But here’s the real question: Out of the thousands of
U.S.-based carriers writing average personal and small commercial lines, how many of those does the average agency
really need to demonstrate options in choice, coverage and
terms to the vast majority of personal and small-commercial
lines customers? Four or five trusted relationships, max?
The “generalist” carriers seem to be the most inconsistent — the number-one frustration point for agencies. Niche
players seem to do well. The same goes for agencies — the
ones that specialize are more profitable and grow faster.
Niches mean more profit. Where can you create more
niches, even with standard personal lines? Your employees
will be happier and more confident, because they can write
more business more accurately and in less time. This also
may explain why three out of four agencies rely on market
access providers like managing general agents and wholesale brokers, which are niche program players. (And a
fast-growing segment are joining clusters and aggregators,
because they often can’t leverage the carrier relationships
Smart agencies watch their numbers carefully when it
comes to carrier relationships. They don’t take the partnerships for granted, and they’re not complacent about them.
They’re proactive about sharing information (see sidebar).
They’re involved in their carrier-agency councils for strategy, technology and service. They pilot new technology with
carriers. (Speaking of which, what are your carriers doing
there to innovate? If they have the same old claims-handling
system from the 1980s, because Steve in IT won’t fix it, then
it’s time to move on.)
Want to make decisions about company appointments that
are likely to be embraced by your entire team? Ask the staff
to rate each carrier via a confidential online survey or a
paper ballot. Anyone with knowledge of the company’s
performance week-to-week should be eligible to vote.
The ratings should be on a scale 0 (absolutely sucks)
to 10 (rock solid), based on each of these factors found as
important to agents in the 2018 Channel Harvest Research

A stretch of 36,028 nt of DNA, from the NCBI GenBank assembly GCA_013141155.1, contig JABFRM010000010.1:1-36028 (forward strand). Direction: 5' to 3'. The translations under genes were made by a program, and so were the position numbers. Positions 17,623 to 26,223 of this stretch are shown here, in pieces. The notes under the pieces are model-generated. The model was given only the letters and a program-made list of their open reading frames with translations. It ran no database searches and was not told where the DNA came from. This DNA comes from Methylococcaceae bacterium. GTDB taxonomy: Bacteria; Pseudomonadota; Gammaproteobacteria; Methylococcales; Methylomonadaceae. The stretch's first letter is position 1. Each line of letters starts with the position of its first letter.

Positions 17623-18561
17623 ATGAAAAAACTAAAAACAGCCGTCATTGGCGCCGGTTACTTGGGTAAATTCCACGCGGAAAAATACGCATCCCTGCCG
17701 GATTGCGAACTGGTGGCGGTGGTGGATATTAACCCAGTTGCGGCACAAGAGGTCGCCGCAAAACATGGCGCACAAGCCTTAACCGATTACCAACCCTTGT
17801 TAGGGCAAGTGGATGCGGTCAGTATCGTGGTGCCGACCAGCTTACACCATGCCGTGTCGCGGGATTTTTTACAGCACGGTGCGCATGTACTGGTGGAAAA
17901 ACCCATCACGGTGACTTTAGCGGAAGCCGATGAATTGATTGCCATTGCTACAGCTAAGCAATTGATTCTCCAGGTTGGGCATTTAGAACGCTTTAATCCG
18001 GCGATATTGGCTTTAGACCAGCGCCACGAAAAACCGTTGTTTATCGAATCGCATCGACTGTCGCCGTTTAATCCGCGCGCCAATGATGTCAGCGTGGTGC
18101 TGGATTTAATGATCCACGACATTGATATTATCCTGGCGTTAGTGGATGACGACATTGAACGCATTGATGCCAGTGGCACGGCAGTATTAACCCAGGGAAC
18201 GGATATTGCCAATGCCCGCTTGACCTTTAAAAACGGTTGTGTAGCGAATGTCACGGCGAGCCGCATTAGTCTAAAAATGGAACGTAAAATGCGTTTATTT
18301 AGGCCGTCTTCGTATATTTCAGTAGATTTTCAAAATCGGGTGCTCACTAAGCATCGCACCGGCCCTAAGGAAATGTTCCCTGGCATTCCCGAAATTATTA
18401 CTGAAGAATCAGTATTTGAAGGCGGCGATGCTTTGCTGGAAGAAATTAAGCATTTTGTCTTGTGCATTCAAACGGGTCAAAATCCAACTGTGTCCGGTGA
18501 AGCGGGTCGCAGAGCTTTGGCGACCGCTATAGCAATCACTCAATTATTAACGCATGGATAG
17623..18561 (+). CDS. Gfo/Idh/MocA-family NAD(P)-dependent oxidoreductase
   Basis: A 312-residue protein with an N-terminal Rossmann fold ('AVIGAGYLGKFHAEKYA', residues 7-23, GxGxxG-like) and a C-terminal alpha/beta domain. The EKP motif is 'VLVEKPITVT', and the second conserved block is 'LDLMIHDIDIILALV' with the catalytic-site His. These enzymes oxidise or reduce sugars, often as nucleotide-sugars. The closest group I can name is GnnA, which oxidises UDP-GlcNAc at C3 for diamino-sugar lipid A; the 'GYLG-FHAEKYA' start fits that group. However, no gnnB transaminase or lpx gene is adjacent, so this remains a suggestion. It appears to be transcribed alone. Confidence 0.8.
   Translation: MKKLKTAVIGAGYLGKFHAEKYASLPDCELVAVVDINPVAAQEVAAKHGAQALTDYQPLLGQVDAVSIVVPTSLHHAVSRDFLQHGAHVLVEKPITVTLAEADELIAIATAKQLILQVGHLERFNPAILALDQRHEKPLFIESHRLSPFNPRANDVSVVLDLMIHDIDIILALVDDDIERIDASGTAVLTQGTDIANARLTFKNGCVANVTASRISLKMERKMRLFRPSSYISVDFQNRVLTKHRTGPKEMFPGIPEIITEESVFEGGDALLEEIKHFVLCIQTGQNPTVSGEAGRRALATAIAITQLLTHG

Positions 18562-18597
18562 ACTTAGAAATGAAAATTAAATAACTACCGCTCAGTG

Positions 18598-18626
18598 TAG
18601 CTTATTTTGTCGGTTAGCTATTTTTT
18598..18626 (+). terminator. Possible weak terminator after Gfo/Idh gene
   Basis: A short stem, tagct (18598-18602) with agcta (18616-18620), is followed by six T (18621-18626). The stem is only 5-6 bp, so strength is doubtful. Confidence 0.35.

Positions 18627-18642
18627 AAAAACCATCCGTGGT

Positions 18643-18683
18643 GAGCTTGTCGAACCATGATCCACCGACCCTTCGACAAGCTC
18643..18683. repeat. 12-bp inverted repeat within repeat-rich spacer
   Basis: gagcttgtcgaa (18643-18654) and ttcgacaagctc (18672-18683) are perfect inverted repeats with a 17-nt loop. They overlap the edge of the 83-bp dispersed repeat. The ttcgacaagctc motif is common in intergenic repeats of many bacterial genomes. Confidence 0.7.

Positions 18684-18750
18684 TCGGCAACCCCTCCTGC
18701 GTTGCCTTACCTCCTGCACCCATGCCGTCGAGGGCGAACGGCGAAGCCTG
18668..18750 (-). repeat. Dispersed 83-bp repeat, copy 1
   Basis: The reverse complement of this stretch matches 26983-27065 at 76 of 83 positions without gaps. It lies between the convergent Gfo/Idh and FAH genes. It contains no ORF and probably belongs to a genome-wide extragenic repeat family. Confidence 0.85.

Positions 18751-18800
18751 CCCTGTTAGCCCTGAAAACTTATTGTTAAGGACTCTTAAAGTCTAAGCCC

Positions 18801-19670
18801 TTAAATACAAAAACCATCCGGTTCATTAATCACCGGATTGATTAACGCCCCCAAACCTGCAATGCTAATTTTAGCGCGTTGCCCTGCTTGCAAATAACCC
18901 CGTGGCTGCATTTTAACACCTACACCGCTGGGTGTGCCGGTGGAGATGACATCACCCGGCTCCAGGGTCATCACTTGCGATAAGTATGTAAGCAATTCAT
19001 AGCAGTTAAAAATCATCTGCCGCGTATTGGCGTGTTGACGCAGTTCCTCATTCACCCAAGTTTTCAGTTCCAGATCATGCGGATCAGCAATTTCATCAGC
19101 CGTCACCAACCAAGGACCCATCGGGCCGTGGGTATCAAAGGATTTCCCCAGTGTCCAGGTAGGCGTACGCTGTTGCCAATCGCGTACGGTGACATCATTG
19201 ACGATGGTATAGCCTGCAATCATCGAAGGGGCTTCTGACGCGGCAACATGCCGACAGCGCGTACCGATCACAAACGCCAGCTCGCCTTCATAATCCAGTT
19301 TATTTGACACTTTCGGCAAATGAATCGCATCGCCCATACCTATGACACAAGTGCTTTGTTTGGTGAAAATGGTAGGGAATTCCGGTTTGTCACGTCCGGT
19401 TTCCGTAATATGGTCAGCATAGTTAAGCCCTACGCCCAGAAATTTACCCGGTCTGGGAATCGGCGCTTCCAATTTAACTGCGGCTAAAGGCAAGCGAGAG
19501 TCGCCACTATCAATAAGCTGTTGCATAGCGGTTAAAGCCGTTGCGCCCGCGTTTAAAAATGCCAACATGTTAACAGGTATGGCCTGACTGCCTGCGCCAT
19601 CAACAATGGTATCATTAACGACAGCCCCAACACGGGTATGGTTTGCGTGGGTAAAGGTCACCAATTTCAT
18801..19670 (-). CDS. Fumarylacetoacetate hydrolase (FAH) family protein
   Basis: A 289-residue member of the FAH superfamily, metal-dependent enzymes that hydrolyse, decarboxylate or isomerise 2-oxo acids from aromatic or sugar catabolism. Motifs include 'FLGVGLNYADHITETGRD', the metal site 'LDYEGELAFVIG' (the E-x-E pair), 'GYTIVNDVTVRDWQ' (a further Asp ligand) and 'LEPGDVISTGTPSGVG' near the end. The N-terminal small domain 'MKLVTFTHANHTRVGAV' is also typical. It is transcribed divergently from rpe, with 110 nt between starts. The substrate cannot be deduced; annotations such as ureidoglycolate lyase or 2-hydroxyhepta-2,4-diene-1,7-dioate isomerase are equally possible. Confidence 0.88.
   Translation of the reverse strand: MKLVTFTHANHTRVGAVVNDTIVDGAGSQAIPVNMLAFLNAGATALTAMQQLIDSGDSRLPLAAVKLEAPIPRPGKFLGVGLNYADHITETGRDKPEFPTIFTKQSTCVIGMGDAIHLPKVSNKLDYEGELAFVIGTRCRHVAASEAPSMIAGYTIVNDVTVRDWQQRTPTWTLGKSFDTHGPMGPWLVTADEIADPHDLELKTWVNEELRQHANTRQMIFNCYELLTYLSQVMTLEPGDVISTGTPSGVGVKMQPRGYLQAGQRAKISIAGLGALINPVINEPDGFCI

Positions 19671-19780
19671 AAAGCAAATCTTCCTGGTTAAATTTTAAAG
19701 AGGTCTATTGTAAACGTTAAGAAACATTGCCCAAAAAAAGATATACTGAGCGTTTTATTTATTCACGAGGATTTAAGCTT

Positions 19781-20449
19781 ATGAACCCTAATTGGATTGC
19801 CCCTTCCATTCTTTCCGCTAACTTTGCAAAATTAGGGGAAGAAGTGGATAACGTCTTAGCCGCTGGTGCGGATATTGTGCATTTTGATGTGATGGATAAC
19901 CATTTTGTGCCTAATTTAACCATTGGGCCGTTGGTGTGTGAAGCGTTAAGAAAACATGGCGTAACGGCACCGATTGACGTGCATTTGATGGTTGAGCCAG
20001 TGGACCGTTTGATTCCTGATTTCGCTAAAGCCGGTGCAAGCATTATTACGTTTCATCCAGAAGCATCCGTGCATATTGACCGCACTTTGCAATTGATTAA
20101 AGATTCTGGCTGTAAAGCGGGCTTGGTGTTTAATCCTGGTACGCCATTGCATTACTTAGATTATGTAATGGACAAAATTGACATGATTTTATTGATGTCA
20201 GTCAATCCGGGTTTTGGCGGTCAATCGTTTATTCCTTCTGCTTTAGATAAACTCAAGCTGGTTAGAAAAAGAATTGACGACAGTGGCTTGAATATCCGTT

study ( www.channelharvest.com):
Claims service quality
Technology “ease of doing business”
Training and education
Overall “feeling” that it’s a productive, two-way
Agency compensation (CSRs may not care as much)
The “PITA” factor (CSRs will love this one)
When you have the scores, have a meeting and announce
the, ahem, winners and losers.
If you decide to leave a carrier, can your other markets
pick up that business for you? If so, can you as the principal
make the tough decision?
Sometimes the decision to leave a carrier is also a
decision to leave a product line entirely. That way, you can
get the staff aligned to pursue lines of business that are
more profitable, growing and more enjoyable for the staff
Take an honest, critical look at your carrier relation-ships. What’s working? What is not working?
Life is short. Prune the rose bush: The entire plant will
Peter van Aartrijk ( peter@Aartrijk.com) has worked on marketing challenges for independent agents, brokers and carriers for nearly 40 years.
He is co-author of a new book, "The Powers: 10 Factors for Building an
Exponentially More Powerful Brand," available on Amazon.
AGENT & BROKER
Turning the Tables
Those familiar visits from carrier field representatives serve a purpose, sure. But maybe
your agency would benefit from another kind of visit: one where you rent a conference
room and invite all the reps to your meeting. At this presentation, you can outline:
• Where you are going as a firm;
• How you will maintain relevance in the future;
• What your brand and culture are all about;
• What you’re doing to improve the customer experience;
• Niches you intend to expand or explore;
• New technology you’re implementing; and
• Your growth plans and the sort of carrier relationships you’ll need to support that growth.
In this environment and presentation, you maintain control over the relationships.